Joel Stevenson <joelstevenson(at)mac(dot)com> writes:
> Now that I see a little bit more of what goes on under the hood of
> this function I see that it's still basically table-driven and I'll
> adjust my expectations accordingly,
Yeah, there's been discussion of replacing the implementation with some
all-in-memory queue kind of setup, but no one's got round to that yet.
> With ps I can see some postgres backends with a 'notify interrupt
> waiting' command line during the tests - could it be an issue with
> signal handling on the original machine - something entirely outside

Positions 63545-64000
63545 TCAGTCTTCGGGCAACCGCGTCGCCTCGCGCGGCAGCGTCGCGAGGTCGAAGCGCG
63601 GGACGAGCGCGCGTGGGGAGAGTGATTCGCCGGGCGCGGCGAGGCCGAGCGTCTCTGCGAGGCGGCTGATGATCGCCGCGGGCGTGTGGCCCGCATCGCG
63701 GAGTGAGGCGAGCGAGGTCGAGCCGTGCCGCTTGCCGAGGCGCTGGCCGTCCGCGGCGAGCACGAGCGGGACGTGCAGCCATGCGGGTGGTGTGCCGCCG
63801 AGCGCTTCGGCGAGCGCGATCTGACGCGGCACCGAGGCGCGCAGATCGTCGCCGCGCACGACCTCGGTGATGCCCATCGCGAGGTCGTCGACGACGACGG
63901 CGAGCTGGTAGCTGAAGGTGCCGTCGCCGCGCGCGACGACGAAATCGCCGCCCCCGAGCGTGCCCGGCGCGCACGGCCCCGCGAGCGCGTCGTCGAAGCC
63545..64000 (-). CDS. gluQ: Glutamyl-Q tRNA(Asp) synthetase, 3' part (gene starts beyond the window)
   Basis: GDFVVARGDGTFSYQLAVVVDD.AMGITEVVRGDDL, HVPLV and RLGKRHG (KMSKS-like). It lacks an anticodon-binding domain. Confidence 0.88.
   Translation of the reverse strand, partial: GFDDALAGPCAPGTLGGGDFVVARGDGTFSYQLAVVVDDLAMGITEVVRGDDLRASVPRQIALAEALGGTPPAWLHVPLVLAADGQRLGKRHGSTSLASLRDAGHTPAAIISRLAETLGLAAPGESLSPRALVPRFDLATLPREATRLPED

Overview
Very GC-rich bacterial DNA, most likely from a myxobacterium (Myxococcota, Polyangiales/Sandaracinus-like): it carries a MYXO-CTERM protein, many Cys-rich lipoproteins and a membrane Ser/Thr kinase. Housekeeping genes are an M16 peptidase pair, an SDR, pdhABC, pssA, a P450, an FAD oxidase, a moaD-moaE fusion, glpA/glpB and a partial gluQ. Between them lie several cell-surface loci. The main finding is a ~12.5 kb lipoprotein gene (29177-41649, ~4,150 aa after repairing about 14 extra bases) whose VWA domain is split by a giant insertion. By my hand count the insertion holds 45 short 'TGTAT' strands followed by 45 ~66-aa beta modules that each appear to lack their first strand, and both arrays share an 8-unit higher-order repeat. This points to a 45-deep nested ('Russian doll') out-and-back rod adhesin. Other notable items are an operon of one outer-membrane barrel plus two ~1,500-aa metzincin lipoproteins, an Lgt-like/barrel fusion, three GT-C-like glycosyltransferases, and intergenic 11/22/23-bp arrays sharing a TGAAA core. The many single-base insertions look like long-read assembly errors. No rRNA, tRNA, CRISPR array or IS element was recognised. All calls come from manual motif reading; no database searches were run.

> of PG's control?
No, that's not unexpected if you have the same notify being delivered to
multiple processes that had been idle. They'll all get wakened and try
to read pg_listener to see what happened, but since this is a
read-modify-write type of operation it uses an exclusive lock, so only
one can clear its pg_listener entry at a time. The 'waiting' ones you
are seeing are stacked up behind whichever one has the lock at the
moment. They shouldn't be waiting for long.
I'm still baffled by why we aren't seeing comparable performance for the
same test case. What I'm testing on is couple-year-old desktop kit
(dual 2.8GHz Xeon, consumer-grade disk drive) --- I had assumed your
server would be at least as fast as that, but maybe not?
regards, tom lane
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